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Chenango Canal Association, Inc.
an all-volunteer 501 (c) 3 nonprofit

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Mott's® apple products was founded in Bouckville, NY on the Chenango Canal.  New York at that time was, and today remains a prime apple growing region.

The company was founded in 1842 by Samuel R. Mott in Bouckville, New York, where he made cider with the help of hitched horses that plodded in a circle, crushing apples between two large stone mill stones at the center of the 'sweep'. The crushed apples were shoveled into a crib with slatted sides, packed in straw and pressed by three men leaning on a lengthy lever that operated a jack screw. The golden juice ran off into a tank beneath and was ready for bottling.Motts Cider Mill

Mott was very successful in Bouckville.  The warehouse was located across the Chenango Canal from a bottling plant that still operates today as the Bouckville Feed Mill, the longest-running feed mill in NYS. Mott originally made apple cider vinegar here. It was known as the bottling plant before the larger complex was built up the street on State Route 20, but destroyed by another fire.

S.R. Mott became the Railroad Commissioner and was instrumental in getting the railroad to cross his property on Route 20, next to his business.  Across the street, he lived in a house that is still standing today.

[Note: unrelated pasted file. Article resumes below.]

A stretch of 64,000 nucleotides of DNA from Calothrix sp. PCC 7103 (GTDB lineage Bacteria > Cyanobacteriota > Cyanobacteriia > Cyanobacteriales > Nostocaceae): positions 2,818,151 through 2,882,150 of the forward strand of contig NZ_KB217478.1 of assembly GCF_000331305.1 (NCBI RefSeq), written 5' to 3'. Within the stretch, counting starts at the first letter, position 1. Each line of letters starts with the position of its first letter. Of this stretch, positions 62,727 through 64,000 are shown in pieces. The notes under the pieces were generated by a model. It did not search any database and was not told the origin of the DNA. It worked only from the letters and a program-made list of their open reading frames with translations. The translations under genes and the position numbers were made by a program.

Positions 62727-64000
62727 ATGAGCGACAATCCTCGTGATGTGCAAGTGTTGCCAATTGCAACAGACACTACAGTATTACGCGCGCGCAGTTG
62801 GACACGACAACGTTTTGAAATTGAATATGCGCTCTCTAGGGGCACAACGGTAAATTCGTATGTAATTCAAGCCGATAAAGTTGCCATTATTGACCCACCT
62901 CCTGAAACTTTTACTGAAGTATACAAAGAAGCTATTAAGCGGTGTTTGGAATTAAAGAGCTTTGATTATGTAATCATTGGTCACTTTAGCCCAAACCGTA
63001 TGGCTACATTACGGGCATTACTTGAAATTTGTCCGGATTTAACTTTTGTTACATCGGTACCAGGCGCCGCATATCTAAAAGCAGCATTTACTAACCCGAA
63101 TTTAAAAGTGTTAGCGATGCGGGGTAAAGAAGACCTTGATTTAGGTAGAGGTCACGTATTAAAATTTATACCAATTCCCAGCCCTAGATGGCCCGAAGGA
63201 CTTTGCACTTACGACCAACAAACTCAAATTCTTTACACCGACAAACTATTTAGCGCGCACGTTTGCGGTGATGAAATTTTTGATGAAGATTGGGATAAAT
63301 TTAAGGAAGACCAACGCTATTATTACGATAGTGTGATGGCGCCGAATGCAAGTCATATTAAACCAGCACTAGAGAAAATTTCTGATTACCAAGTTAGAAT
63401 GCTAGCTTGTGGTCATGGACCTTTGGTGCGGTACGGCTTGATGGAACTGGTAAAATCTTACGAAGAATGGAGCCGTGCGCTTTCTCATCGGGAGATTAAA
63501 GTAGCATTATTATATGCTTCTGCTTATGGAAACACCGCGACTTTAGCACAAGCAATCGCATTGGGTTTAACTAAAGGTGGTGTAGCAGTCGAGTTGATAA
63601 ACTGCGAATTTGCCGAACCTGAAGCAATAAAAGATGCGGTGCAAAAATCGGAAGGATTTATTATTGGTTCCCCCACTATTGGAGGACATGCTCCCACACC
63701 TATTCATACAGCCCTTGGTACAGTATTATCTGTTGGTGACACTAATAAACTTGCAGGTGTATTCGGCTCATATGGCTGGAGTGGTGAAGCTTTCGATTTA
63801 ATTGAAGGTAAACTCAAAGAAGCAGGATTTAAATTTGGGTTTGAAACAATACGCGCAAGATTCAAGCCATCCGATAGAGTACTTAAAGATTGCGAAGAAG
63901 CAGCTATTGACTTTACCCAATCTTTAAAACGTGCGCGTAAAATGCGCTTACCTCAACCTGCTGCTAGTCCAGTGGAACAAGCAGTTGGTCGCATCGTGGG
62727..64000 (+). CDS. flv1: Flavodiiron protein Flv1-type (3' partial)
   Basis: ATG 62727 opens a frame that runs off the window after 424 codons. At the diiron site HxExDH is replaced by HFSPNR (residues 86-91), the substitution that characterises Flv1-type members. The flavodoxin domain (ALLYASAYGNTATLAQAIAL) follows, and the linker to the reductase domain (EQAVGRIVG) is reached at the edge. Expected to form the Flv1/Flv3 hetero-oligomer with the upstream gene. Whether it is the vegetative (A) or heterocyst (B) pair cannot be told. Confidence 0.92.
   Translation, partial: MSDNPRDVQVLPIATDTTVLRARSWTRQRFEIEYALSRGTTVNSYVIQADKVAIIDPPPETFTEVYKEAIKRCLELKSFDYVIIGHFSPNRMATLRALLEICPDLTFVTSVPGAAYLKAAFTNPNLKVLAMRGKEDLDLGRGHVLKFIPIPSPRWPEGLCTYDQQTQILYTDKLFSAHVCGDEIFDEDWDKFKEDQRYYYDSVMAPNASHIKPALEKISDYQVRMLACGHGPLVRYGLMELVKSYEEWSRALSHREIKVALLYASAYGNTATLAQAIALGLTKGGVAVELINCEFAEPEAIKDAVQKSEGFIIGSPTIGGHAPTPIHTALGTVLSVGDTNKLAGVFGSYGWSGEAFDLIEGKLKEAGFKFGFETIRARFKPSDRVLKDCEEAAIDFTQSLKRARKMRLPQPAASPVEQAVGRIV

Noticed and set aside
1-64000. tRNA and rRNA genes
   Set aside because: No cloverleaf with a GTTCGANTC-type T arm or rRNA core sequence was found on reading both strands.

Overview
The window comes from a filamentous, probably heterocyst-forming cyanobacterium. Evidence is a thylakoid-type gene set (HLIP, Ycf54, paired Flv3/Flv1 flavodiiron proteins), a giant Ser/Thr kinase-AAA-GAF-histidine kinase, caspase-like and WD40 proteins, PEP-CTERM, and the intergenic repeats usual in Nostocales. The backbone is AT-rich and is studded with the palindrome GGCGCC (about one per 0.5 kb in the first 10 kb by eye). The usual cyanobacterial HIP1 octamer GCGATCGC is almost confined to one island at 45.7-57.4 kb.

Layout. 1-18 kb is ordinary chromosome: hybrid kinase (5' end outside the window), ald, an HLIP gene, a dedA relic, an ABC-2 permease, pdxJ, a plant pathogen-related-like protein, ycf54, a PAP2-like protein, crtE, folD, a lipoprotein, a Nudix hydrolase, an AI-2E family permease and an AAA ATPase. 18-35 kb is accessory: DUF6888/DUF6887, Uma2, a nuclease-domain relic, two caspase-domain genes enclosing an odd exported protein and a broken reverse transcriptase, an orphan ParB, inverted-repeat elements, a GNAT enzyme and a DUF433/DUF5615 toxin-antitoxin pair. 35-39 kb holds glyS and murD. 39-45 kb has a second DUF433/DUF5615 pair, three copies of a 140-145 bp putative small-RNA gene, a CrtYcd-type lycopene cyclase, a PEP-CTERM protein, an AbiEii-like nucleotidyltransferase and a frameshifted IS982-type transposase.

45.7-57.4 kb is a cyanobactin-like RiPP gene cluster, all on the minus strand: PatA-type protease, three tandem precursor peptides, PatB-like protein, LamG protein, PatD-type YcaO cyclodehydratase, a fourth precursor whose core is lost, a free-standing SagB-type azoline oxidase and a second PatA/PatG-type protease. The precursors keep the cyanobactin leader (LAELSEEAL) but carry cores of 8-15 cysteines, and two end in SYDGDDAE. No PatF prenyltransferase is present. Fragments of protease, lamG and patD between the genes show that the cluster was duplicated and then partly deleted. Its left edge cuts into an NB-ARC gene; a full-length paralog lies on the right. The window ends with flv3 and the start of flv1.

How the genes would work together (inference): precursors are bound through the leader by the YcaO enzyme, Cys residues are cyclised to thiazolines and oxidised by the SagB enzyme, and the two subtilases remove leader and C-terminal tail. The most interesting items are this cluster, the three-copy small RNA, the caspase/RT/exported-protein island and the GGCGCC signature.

Mott's cider and vinegar caught the fancy of his neighbors and, as demand grew, so did the size of his mill. Water power and steam replaced his horse and now, with a son to help him, he began enjoying distribution far beyond the local market. Long before the turn of the century, Clipper ships were carrying 1,000 case lots of Mott's champagne cider and Motts stone warehouse on canalcasks of Mott's vinegar around Cape Horn to California.

Mott's successfully exhibited their products at world fairs in Paris and Brussels. They promoted their wares, too, at the Philadelphia Centennial of 1876 and the Chicago Columbian Exposition of 1893, picking up first prizes for quality.           More at the official Motts site...

most of the above text are from Motts web site, added to by local historian Diane van Slyke.

 

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